Cat's Cradle

Cat's Cradle Essay Questions

  1. 1

    What does the narrator say made him "a Jonah"?

  2. 2

    How did the stone angel in Marvin Breed's tombstone shop serve as a vin-dit for Jonah?

  3. 3

    In Dr. Breed's opinion, what is the purpose of pure research? How does this purpose compare with other people's understanding of science and the work of Felix Hoenikker? Consider the viewpoints of Miss Pefko, Miss Faust, Marvin Breed, and Bokonon.

  4. 4

    Discuss the role of the karass and the granfalloon in the execution of God's will in the novel. Use examples of both relationships to demonstrate whether one is more important than the other in communicating points about the nature of human relationships and love.

  5. 5

    Analyze how fulfilling their desires, or at least attempting to do so, either did or did not bring happiness to Vonnegut's characters.

  6. 6

    How is Felix Hoenikker innocent? How is he not innocent? To what extent does a scientist's treatment of his work and the people with whom he interacts involve moral issues? Can or should science be a totally amoral, even inhuman, pursuit?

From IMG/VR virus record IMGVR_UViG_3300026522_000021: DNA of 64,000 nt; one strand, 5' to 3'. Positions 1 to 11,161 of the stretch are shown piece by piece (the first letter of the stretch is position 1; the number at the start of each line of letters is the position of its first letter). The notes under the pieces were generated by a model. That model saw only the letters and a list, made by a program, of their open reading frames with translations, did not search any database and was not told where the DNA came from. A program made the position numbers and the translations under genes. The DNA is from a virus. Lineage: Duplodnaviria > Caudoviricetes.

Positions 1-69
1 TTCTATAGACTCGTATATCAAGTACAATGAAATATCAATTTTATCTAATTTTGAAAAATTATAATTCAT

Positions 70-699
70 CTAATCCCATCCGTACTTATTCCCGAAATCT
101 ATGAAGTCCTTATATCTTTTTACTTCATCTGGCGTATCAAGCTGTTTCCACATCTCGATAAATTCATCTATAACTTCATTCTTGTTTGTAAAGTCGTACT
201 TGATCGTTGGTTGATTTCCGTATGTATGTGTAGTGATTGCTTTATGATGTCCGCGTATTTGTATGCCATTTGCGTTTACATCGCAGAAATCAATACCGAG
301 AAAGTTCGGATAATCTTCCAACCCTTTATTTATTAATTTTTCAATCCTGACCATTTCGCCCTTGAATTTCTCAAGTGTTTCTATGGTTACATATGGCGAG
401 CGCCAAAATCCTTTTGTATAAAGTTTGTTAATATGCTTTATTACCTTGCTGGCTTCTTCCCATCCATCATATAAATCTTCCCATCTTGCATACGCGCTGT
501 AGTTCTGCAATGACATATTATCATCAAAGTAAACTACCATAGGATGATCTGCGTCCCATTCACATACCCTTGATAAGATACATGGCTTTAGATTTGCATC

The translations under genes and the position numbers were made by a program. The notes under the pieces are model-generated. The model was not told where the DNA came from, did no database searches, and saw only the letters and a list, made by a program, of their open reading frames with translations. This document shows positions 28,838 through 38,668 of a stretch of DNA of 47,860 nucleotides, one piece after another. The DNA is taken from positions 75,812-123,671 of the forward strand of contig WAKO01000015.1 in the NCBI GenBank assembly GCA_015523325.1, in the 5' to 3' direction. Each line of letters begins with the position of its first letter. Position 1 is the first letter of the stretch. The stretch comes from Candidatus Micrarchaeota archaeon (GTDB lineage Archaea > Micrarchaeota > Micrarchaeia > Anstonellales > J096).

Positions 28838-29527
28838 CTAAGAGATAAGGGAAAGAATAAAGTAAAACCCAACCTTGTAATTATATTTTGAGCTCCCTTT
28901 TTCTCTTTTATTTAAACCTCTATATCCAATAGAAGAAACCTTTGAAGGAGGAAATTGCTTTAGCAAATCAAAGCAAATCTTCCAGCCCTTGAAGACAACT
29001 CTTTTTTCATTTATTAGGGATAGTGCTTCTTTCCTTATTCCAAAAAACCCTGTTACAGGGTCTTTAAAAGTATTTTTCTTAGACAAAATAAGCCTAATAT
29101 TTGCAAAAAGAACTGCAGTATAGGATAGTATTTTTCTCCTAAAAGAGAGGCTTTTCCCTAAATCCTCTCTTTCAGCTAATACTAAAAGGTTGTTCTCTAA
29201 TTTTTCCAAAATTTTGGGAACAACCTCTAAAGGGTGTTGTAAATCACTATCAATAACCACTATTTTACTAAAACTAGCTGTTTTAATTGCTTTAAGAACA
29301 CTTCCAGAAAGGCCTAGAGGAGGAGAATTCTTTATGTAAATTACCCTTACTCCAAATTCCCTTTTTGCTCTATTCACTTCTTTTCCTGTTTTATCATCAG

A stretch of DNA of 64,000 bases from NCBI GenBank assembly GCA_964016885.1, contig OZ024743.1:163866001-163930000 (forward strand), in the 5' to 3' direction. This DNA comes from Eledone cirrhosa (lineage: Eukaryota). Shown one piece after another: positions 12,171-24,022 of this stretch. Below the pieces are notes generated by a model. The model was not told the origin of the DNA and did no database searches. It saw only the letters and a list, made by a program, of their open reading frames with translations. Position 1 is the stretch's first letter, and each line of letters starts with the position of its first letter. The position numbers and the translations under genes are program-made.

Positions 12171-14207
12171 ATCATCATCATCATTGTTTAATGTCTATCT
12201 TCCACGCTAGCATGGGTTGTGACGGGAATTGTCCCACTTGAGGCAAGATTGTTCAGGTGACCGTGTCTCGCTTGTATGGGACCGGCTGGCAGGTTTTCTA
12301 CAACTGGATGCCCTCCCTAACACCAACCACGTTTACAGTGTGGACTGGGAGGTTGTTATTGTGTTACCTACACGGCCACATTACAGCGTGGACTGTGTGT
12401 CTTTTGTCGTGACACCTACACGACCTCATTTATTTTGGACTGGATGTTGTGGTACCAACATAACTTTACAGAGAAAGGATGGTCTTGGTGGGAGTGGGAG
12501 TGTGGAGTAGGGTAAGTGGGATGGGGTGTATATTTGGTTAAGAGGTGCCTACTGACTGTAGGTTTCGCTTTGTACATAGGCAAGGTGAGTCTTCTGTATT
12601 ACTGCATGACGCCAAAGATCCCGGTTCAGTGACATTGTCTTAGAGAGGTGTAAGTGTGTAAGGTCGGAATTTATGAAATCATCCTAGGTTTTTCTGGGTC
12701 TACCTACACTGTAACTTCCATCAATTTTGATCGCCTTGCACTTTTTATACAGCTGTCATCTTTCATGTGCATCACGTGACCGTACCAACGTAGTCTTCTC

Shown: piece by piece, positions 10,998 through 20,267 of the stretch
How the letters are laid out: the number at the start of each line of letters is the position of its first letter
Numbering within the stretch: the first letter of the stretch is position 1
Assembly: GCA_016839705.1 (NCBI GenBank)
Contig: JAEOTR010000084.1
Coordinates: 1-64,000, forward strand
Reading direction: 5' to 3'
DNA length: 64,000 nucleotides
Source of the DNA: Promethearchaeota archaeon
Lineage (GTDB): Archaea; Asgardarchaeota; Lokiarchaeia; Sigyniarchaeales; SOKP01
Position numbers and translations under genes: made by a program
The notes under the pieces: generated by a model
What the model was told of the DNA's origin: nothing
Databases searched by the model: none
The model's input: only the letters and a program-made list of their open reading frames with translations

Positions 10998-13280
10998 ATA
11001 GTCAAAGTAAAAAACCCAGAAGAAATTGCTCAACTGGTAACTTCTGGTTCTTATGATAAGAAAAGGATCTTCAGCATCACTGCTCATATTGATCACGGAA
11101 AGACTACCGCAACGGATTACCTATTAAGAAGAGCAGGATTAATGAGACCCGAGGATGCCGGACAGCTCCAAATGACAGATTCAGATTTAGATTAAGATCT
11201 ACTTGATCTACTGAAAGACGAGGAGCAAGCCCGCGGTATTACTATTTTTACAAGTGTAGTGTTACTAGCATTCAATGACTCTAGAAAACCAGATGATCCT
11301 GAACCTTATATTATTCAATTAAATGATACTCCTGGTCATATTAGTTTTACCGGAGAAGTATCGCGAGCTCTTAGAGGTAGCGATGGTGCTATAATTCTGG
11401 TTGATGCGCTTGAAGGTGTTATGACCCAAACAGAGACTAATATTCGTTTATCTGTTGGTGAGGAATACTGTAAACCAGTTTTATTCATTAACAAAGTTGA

7. 7

    One of the tenets of Bokononism is that all human pursuits are useless. Does Bokononism itself fall under this category? Why or why not? Do the basic principles of a religion or a political system function differently for the founders than for the followers?

  8. 8

    Discuss "Papa" Monzano's decision to use ice-nine to commit suicide. Was it a good idea, and does it appear that he knew that his decision would lead to the destruction of the world?

  9. 9

    The idea of Dynamic Tension is central to the survival of Bokononism. Define Dynamic Tension, show how Bokonon maintained it on San Lorenzo, and indicate whether its presence is really necessary for religion or for enjoying one's life.

  10. 10

    The Hundred Martyrs of Democracy died before they had even had an opportunity to fight in the Second World War. Is their contribution to the war effort more or less important than that of other soldiers? Is it more or less important than that of Felix Hoenikker?

  11. 11

    Individual control and destiny are often portrated as competing forces in the novel. In your opinion, which of these is more important in determining characters' plight in the novel? How is this discussion complicated by recognizing that Vonnegut, as author, makes the choices that control the characters and the plot? Does an author make every choice for himself, or is he ultimately constrained by factors such as making the narrative believable--as though even the author does not have full control over the novel?